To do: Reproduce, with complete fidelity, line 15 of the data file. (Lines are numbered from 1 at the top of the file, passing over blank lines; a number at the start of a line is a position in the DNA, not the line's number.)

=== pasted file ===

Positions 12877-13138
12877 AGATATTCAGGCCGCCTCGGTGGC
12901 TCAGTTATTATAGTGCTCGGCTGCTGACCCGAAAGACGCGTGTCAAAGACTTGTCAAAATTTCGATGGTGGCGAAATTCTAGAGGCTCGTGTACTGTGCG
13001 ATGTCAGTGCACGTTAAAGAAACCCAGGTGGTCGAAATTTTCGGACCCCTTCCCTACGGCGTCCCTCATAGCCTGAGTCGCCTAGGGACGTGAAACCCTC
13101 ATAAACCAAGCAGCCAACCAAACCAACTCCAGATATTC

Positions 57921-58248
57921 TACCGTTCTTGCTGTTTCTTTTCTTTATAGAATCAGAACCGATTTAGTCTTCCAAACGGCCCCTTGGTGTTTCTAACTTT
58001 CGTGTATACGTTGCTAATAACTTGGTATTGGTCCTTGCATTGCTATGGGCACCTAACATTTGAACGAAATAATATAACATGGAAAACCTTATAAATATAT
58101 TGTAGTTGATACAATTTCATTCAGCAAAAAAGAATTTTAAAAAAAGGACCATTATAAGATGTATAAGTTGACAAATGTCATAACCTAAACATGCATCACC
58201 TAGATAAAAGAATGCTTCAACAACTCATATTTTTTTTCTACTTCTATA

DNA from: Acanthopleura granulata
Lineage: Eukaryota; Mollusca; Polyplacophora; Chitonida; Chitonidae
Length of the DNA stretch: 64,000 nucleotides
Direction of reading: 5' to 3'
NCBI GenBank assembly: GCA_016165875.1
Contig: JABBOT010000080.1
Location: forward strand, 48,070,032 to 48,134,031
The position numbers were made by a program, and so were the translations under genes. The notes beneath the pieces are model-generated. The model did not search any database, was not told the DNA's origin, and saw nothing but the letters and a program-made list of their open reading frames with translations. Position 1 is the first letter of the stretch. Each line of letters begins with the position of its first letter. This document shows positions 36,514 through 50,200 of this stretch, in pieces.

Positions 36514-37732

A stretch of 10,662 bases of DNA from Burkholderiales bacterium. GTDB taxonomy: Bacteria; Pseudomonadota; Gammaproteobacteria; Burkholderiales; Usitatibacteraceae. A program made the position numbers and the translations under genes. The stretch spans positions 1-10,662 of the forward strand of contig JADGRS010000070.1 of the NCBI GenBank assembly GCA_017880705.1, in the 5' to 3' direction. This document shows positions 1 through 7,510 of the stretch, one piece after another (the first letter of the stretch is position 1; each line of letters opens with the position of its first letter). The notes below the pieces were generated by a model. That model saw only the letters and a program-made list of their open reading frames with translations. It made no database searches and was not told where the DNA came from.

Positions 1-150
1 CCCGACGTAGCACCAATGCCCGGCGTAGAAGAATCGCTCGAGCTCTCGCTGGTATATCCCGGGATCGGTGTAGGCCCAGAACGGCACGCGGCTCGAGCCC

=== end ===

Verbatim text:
NCBI GenBank assembly: GCA_016165875.1